7 items from 2016
The following essay was written by a participant in the 2016 New York Film Festival Critics Academy, a workshop for aspiring critics co-produced by IndieWire, the Film Society of Lincoln Center and Film Comment.
Jim Jarmusch is no stranger to making films about artists or films that reference other works of art: “Dead Man’s” protagonist is named after the English poet William Blake, in “Ghost Dog: Way of the Samurai,” Jarmusch pays homage to Seijun Suzuki’s “Branded to Kill,” and “Only Lovers Left Alive” has a vampire protagonist who doubles as a famous rock musician. Jarmusch’s latest two films which, played at the New York Film Festival this year—“Gimme Danger” and “Paterson” — continue this pattern of making a film about artists. What ultimately ties all these works together is a nostalgic longing for old art, and this can be seen through references Jarmusch’s films make »
- Anthony Dominguez
Filmmaker and hip-hop legend RZA made dreams come true for kung-fu fans on a recent Saturday night by programming a double feature of classic martial arts films “Five Element Ninjas” and “House of Traps” at New York’s Metrograph theater.
The original member of the Wu-Tang Clan made three appearances at the event and introduced the 1982 kung-fu titles, both of which were directed by prolific martial arts film director Cheh Chang and produced by Hong Kong’s legendary production company Shaw Brothers. “Five Element Ninjas” follows a young martial artist seeking revenge against the ninja who killed his teacher and brethren, while “House of Traps” centers on a team of skilled fighters making their way through a house rigged with deadly traps.
Both sold out screenings were packed with kung-fu cinema devotees, many of whom felt compelled to express their love for the genre during a Q&A with RZA, »
- Graham Winfrey
A driver named Paterson in a town called Paterson played by a man named Driver - the rhyming seems almost too perfect. Yet Jim Jarmuch's latest, a delicate, poetic, often delightful musing on creativity and the art of listening is more than just a series of rhyming couplets. It's a film that echoes Jarmusch's past works like Dead Man and Ghost Dog, yet feels very much its own. For a film where much of it takes place on mass transportation there's a fair share of repetition, starts and stops, great moments of furious action and then a lot of waiting around. It's also an exploration of expectations, about how to judge just who finds the beautiful in the simple things, who finds the words to...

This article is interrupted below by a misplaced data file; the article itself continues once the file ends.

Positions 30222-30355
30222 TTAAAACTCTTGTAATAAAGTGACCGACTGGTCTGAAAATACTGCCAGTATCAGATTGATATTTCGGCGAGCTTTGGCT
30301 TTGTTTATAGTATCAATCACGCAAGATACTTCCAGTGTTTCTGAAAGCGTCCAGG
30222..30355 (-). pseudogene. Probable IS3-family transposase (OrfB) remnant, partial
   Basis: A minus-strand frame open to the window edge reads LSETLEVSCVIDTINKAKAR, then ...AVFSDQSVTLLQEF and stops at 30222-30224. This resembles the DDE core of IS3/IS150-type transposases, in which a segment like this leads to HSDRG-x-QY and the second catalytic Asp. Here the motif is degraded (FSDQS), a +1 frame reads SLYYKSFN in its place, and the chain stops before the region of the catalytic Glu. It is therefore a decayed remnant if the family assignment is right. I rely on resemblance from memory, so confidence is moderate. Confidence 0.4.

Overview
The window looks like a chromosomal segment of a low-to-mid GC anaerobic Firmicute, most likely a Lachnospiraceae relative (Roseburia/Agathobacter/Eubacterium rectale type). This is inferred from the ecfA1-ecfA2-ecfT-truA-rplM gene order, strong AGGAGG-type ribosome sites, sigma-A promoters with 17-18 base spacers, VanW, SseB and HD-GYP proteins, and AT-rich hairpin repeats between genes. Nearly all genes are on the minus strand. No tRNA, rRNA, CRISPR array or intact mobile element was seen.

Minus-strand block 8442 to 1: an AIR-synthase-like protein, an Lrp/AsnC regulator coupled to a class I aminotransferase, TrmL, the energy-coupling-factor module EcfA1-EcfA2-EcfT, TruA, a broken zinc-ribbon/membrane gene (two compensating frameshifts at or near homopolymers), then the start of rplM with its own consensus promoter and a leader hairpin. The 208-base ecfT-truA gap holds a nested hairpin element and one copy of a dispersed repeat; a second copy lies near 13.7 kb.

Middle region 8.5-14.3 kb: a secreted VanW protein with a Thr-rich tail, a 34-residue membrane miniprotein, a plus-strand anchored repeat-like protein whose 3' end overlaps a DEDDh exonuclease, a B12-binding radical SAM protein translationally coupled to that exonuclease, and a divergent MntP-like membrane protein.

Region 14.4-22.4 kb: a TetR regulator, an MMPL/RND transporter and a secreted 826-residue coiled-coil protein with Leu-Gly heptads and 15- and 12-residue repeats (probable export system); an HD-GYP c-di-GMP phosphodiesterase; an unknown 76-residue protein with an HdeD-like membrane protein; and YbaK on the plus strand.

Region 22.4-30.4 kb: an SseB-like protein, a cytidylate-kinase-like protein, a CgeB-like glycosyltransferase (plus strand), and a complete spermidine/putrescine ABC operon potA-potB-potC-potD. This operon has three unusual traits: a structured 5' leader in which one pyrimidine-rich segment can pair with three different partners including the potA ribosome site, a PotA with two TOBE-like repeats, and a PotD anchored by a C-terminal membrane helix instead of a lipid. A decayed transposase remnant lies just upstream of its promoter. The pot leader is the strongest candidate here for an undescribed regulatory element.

[Read the whole post on twitchfilm.com...]
On Tuesday, noted arthouse director Jim Jarmusch (Dead Man, Broken Flowers, Ghost Dog: The Way of the Samurai) admitted he's never watched any of the Star Wars movies and doesn't plan on starting now. "I’ve never seen any Stars Wars films," he told Variety at the Cannes Film Festival. "I don’t know if it’s just a stubborn punk rock thing, where I intend to go to my grave having never seen Star Wars. I’ve never seen Gone with the Wind either." Call Jarmusch pretentious if you must, but he's far from the first high-profile individual to publicly fess up to their ignorance of the widely-beloved franchise (specifically, Episodes IV-vi). Below are 14 others who have been brave enough to do the same. Before we get to the list, a few clarifications are in order first: 1. The list is concerned with those who haven't seen Episode IV/the original trilogy (1977-1983). So, »
- Chris Eggertsen
Jim Jarmusch’s new movie is a quiet delight: the story of a gentle, artistic man and his wife which celebrates small-town life and dreams without patronising
Jim Jarmusch’s new film in competition here in Cannes is a delight: a prose-poem of gentle comic humility and acceptance of life. It is about that rarest of things in art as in life — a completely happy marriage. As so often in the past, Jarmusch shows that, like Richard Linklater or John Sayles, he is a film-maker who is intensely American, without being Hollywood. The two are different.
Adam Driver plays a bus driver and unpublished poet called Paterson, who works in Paterson, New Jersey, musingly listening to snatches of his passengers’ conversation on his bus and writing verse on his lunch-break. The coincidence of the names has given him a sense of quiet civic pride in his hometown, a sense of identification and ownership, »
- Peter Bradshaw
The Flickering Myth Team React…
While we wait patiently for Rian Johnson’s Star Wars: Episode VIII, we’ve got another outing into our favourite galaxy far, far away in the form of Gareth Edward’s Rogue One: A Star Wars Story. The film hits cinemas this December, but we got our first look at it yesterday via a teaser trailer [watch it here].
Scott Watson: Watched it six times already and it looks dark, moody, brooding, brutal, those At-ATs on the beach… Shadow Troopers… that is Shadow Troopers right? My mind just kinda went Boom. »
- Luke Owen
Welcome to The Best Movie You Never Saw, a column dedicated to examining films that have flown under the radar or gained traction throughout the years, earning them a place as a cult classic or underrated gem that was either before it’s time and/or has aged like a fine wine. This week we’ll be looking at Ghost Dog: The Way Of The Samurai. Some spoilers may be found. The... Read More »
- Alejandro Stepenberg
7 items from 2016
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